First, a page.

2011-04-28 / Front Page

Buried bus story digs up 50 year old tragedy

By Mark Anderson
News Editor


The Staples World ran this photo of the 1961 bus accident that claimed the life of 13 year old Jean Statema. Thirty-nine students were on the bus, left, and 11 were hospitalized after the accident. The grain truck, right, took out a street light and some gas pumps. The Staples World ran this photo of the 1961 bus accident that claimed the life of 13 year old Jean Statema. Thirty-nine students were on the bus, left, and 11 were hospitalized after the accident. The grain truck, right, took out a street light and some gas pumps. Al Card of Staples knows all about the buried bus rumor. Only it’s not a rumor and May 11 marks the 50-year anniversary of the tragic event that led to the buried bus.

Card, owner of Card’s Auto Salvage on Warner Road east of Staples, pointed out the exact spot where the bus was buried, using his family history that leads to that knowledge.

According to Card, the buried bus is the same bus that was involved in an accident where seventh grade student Jean Statema was killed in 1961. According to the May 18, 1961 Staples World, Statema and 38 other students were taken to the hospital after a grain truck, loaded with 49,000 pounds of barley, collided broadside with the bus.


The spot that Al Card and his brothers remember where the bus was bur ied is now covered by a grove of trees. (Staples World photo by Mark Anderson) The spot that Al Card and his brothers remember where the bus was bur ied is now covered by a grove of trees. (Staples World photo by Mark Anderson) Confirmed by the newspaper account, the bus was turning onto Highway 10 from 2nd Street, and the grain truck was driving east. The truck ended up running into gas pumps at a service station managed by Dick Wilson.

While injured students were being unloaded from the bus, a fire started in the front of the truck. The truck driver, pinned in the cab, was handed a fire extinguisher by spectator Alfred Hesse, to extinguish the blaze until the fire department arrived to pull him out.

Eleven students remained hospitalized after the accident. Later that week, Statema was mourned at the Batavia Church of Christa nd buried in the Evergreen Cemetery in Browerville.

The bus driver was Pat Chambers. Card remembers that Chambers was a careful driver and had looked both ways before pulling out into the street, but he didn’t see the truck coming. Card said Chambers took it hard, and he died several months after the accident.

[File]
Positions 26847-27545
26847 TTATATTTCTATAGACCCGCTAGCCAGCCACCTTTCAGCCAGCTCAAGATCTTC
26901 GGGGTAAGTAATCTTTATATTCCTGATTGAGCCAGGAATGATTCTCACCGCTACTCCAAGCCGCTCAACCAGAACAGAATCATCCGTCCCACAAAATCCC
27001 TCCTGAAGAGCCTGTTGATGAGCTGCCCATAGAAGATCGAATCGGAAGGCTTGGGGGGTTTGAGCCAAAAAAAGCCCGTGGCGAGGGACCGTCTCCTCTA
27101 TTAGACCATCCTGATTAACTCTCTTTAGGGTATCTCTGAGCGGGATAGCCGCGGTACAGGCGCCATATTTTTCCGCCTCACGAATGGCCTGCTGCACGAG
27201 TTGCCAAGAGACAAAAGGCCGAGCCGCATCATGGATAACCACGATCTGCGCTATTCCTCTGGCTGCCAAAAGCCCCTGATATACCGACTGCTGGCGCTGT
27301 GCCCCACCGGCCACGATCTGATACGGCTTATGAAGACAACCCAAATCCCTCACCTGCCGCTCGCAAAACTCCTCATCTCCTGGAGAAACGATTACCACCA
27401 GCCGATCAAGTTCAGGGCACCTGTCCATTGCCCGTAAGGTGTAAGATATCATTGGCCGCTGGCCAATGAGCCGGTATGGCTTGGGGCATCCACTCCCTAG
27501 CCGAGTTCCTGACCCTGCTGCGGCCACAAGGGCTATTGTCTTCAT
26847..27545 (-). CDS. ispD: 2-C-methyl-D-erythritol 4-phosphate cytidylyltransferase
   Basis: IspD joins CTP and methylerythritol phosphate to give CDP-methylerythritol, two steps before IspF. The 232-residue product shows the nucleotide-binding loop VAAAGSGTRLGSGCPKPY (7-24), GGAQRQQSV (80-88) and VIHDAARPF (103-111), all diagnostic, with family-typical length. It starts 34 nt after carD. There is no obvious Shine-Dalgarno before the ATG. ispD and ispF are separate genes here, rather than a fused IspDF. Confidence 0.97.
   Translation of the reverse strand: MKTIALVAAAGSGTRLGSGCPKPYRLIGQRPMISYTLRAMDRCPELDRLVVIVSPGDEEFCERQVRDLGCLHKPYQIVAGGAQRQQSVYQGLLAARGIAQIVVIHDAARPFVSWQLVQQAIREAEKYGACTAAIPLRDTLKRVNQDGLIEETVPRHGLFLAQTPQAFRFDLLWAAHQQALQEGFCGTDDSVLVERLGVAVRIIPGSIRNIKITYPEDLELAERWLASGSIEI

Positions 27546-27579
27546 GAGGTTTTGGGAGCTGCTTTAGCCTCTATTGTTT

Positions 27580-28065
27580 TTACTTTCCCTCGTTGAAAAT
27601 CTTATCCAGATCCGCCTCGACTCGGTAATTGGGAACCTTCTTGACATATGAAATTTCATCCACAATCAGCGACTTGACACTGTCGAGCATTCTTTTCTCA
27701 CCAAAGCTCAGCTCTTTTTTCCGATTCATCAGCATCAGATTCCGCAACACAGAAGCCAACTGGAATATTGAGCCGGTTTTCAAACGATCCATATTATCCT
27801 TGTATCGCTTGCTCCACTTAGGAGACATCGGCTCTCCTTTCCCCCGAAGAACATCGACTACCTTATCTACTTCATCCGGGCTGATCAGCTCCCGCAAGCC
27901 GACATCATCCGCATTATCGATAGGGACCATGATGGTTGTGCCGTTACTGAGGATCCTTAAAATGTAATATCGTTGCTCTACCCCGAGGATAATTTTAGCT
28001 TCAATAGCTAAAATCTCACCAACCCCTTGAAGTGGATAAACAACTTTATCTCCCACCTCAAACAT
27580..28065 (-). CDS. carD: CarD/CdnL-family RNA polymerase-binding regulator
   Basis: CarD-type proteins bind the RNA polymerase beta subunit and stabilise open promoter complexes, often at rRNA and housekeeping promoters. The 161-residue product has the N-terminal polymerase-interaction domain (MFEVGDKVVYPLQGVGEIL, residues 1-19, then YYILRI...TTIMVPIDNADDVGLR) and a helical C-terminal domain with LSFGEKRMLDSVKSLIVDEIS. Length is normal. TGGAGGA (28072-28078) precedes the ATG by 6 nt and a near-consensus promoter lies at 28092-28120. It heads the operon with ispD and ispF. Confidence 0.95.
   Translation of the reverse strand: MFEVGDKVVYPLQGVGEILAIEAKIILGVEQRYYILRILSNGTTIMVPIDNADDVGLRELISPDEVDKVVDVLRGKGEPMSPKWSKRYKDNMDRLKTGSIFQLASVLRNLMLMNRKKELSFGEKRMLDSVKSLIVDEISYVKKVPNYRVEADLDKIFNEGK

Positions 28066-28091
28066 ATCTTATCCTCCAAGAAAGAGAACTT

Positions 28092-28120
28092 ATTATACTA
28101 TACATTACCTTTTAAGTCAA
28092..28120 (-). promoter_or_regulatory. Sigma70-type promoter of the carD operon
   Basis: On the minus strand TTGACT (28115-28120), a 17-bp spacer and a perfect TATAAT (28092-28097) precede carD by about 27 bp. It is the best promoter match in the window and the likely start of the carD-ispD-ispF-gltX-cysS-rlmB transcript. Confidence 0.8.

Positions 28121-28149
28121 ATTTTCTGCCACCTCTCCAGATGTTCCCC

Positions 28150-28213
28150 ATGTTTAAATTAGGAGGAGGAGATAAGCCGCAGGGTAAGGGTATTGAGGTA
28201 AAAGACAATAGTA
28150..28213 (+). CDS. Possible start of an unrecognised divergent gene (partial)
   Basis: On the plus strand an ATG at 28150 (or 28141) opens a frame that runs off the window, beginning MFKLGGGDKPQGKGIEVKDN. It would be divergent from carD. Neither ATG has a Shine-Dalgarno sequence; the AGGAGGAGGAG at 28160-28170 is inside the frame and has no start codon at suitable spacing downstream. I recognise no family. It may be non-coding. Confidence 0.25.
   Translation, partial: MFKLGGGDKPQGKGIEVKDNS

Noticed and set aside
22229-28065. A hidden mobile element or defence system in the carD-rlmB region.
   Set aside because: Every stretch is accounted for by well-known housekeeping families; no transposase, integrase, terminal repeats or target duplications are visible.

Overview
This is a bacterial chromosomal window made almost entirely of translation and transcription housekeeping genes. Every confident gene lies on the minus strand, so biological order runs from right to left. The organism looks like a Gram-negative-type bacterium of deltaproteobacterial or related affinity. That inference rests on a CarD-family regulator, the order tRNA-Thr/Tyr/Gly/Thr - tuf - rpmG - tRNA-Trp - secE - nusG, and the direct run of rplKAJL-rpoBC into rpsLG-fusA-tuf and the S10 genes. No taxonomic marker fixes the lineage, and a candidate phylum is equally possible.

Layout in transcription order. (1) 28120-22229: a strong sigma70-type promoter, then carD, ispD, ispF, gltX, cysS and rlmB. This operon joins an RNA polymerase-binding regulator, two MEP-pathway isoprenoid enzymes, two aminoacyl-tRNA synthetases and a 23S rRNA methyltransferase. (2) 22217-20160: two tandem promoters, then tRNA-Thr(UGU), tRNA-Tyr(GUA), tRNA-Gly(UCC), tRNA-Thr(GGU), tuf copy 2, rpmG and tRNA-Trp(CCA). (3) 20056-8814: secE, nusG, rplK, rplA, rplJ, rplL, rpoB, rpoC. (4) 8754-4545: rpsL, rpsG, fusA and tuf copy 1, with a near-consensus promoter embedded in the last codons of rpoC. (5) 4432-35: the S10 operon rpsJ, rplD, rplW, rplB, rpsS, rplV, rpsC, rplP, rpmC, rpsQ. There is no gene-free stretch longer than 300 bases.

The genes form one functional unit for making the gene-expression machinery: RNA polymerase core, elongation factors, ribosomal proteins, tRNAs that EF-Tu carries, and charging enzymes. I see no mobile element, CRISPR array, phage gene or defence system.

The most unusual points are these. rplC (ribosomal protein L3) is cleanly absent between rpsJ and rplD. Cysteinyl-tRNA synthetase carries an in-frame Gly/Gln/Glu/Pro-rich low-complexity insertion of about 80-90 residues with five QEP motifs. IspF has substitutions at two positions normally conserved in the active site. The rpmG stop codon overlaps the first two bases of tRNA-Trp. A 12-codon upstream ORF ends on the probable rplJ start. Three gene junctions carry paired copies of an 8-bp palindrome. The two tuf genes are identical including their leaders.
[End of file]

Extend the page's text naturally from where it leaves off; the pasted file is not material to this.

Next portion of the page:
Card was in a perfect position to remember what happened to the bus after the tragic accident. His father, Pete, owned a salvage yard where Freshwater Education District building now sits. As the city began encroaching in that area, they sold the land to the bus garage. They also sold the land north of that to the technical school that later became Central Lakes College. Card said they started the heavy equipment program on that spot.

Card said his father l oved that ar range - ment because he was a big supporter of education, despite only having a fifth- grade education himself. Pete and his sons kept working with the bus garage for years after he sold them the land, so they were still around when the bus accident occured.

The bus was brought to the technical school, where it was stripped for parts, but they didn’t know what to do with the body, so they dug a giant hole, dropped the bus in it, and ran a tractor over it to crush it down. Card said the hole was right next to the building. Today, the cement slab for the building is still in place, and a grove of trees is growing out of the spot where Card said the bus had been buried.

Why they decided to bury the bus is one question Card can’t answer about the incident, but he has some ideas. He said there were no salvage yards around at the time that would take a bus, and the only other option would be to haul it to Little Falls or St. Cloud, but they probably didn’t have a trailer big enough to do that. So they just decided to bury it.

Fifty years later, the story of the bus became news again because the land was subsequently purchased by the Minnesota Department of Transportation for the purpose of rerouting Highway 10 to that area. Now that the highway has been routed one block south instead, MnDOT is looking to sell the land. The Staples EDA is helping find buyers, but the story of a buried bus kept cropping up.

Card said he wouldn’t worry about the bus. “It was a deep hole at least 10 to 12 feet,” he said. And with the trees growing over it and no sink hole formed in the ground, he didn’t think it would become an issue again. “I would build on that spot,” he said, “It shouldn’t be a problem.”

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